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Pain Management and Palliative Care in the Era of Managed Care: Issues for Health Insurers

Published online by Cambridge University Press:  01 January 2021

Extract

The problem of inadequate pain management for both terminally ill patients and patients with chronic pain has recently been documented by a number of authors and studies. A 1997 report by the Institute of Medicine (IOM), for example, states that “a significant proportion of dying patients and patients with advanced disease experience serious pain, despite the availability of effective pharmacological and other options for relieving most pain.” There are particularly impressive data that pain associated with cancer is not adequately treated.

The problem has been attributed to (1) inadequate education of physicians on approaches to pain management and an often misguided belief that prolonged therapy with certain pain medication will lead to addiction; (2) legal obstacles, such as physicians’ fear of criminal prosecution and other disciplinary actions by state licensing boards for overprescribing narcotics; and (3) inadequate insurance coverage as a result of narrow eligibility criteria for hospice care for Medicare beneficiaries, and inadequate reimbursement more generally for pain management and palliative care.

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Article
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Copyright © American Society of Law, Medicine and Ethics 1998

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References

Email Comments of Michael Chamberlain, M.D., Medical Director, Blue Cross Blue Shield of Maine (July 15, 1998) (on file with author).Google Scholar
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At the same time as we have become aware of the inadequacy of pain relief practices, our health care system is undergoing revolutionary changes. More and more of the insured population has moved into managed care. Over 70 percent of employees in medium and large organizations are enrolled in managed care plans, and the number of Medicare and Medicaid recipients in managed care is growing rapidly. See Findlay, S. Meyeroff, W.J., “Health Costs: Why Employers Won Another Round,” Business & Health, 14 (Mar. 1996): at 49–51; see also Office of Managed Care, Health Care Finance Administration, National Summary of Medicaid Managed Care Programs and Enrollment (Washington, D.C.: HCFA Office of Managed Care, Sept. 20, 1996); and Health Care Finance Administration, Monthly Medicare Managed Care Contract Report (Washington, D.C.: HCFA Office of Managed Care, Sept. 1, 1996).Google Scholar
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At issue in this case was whether the determination would be evaluated on a “de novo standard or a more lenient arbitrary and capricious standard,” as desired by the defendant. The court ultimately applied the arbitrary and capricious standard. See id. Interestingly, an opinion by a federal district court regarding claimants governed by the Employment Retirement Income Security Act found that, under the same set of facts, the decision was not “arbitrary and capricious.” Semmler v. Metropolitan Life Insurance Co., 172 F.R.D. 86 (S.D.N.Y. Mar. 24, 1997), aff'd, 133 F.3d 907 (2d Cir.), cert. denied, 118 S. Ct. 2391 (1998).Google Scholar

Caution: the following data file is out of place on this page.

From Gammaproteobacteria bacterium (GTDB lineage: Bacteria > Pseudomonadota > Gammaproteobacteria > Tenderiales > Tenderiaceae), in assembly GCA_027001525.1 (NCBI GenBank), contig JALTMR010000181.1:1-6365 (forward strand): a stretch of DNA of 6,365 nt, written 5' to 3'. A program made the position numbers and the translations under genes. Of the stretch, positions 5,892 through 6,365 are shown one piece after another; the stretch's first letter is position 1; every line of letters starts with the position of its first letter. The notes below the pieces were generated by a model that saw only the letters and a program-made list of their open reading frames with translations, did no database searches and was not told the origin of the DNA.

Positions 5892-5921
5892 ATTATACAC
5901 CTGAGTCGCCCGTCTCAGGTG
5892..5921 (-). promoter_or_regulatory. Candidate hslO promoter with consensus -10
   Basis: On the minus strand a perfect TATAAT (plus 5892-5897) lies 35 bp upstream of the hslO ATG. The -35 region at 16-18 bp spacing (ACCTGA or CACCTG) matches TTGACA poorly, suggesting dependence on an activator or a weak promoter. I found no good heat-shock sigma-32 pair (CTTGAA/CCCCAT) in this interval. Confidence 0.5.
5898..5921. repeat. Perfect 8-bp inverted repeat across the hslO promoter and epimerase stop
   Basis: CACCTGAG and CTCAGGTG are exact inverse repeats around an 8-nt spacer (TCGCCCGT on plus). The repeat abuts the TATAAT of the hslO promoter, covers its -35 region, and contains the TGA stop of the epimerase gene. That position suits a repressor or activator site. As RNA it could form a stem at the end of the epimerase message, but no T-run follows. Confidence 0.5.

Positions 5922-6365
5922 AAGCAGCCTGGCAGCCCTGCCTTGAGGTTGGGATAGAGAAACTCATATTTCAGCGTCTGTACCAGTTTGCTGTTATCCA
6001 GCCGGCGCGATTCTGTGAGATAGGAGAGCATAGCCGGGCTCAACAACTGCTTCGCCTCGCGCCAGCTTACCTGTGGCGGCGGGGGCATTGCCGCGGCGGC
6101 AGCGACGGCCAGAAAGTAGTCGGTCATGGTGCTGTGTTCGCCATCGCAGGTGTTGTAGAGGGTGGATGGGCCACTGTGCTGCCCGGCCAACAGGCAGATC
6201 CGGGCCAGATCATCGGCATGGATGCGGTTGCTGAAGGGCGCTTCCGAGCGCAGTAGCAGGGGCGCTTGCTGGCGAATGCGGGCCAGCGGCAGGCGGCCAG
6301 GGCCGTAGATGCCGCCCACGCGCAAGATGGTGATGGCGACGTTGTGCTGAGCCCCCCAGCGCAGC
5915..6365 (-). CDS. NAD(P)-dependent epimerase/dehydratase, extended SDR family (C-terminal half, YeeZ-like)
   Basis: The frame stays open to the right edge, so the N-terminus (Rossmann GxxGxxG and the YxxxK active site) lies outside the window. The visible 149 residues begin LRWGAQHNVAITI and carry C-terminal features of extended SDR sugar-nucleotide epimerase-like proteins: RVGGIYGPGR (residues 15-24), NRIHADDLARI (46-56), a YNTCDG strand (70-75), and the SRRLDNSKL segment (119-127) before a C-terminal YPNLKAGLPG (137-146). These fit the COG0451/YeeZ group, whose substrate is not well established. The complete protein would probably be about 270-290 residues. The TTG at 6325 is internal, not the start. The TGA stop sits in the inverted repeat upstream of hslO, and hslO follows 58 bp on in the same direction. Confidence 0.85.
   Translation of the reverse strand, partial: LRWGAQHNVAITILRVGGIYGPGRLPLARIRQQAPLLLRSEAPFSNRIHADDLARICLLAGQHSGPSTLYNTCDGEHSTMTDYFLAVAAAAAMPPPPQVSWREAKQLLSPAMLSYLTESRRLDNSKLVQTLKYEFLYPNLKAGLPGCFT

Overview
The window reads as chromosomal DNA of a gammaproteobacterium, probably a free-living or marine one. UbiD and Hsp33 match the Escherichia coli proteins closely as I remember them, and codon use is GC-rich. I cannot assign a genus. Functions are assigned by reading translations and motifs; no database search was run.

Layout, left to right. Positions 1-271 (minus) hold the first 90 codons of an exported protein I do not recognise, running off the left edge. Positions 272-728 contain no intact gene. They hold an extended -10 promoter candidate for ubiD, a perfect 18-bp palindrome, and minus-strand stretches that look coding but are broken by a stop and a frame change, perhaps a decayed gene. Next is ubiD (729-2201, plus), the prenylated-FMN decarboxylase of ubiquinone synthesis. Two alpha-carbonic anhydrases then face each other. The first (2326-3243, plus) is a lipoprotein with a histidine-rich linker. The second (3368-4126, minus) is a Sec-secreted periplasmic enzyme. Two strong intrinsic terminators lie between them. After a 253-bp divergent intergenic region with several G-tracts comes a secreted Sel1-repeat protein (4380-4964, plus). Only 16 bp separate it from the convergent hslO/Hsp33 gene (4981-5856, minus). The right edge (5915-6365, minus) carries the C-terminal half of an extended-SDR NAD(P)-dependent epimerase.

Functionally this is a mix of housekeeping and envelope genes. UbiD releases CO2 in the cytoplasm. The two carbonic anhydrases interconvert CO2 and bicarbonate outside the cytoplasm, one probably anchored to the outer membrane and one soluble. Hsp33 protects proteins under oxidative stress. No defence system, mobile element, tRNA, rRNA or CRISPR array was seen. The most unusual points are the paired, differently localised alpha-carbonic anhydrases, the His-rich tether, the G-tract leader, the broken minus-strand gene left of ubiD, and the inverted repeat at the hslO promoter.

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Id. Although California Senate Bill 687 was subsequently modified and the pain provisions deleted, Senate Bill 402 remained focused on pain treatment and was passed and signed into law in October 1997.Google Scholar
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The senior medical director (SMD) was chosen because he/she would be most likely to have a sense of the importance of pain management and palliative care to the plan relative to other plan priorities, and to be knowledgeable about the plan's product lines. Other medical directors, although more likely to have detailed knowledge about pain management and palliative care, would be less likely to see the issue in the larger context of plan administration and plan products.Google Scholar
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Palliative care is distinguished from pain management for terminally ill patients because it is considered to be somewhat broader in scope, encompassing not simply pain management but also other approaches to comforting patients at the end of life and helping them to cope with an impending death. The survey form defined palliative care as “comfort care and other non-aggressive treatment for patients who are terminally ill.”Google Scholar
Prior to initiating interviews, an exemption from institutional review board approval was obtained by the University of Maryland, Baltimore Institutional Review Board.Google Scholar
In addition, one plan director, speaking as a Medicare carrier, said that the issue had come to him in response to uncertainty over coverage (“loading of pumps by home nurse is not provided by Medicare, so it becomes cost to patient. Turfed problem to Medicare.”).Google Scholar
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One SMD said it had come to his attention with regard to “off label use of neoplastic agents for supposedly palliative care.”Google Scholar
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Id. To explain the difference between coverage for Medicare beneficiaries and non-Medicare beneficiaries, the policy states that “Medicare policy is developed separately from BCBSMA [Blue Cross Blue Shield of Massachusetts] policy. While BCBSMA policy is based upon scientific evidence, Medicare policy incorporates scientific evidence with local expert opinion, and governmental regulations from HCFA [Health Care Financing Administration] … and the U.S. Congress.” Id. According to a medical director at BCBSMA, local expert opinions are also used to develop medical policy for non-Medicare policies.Google Scholar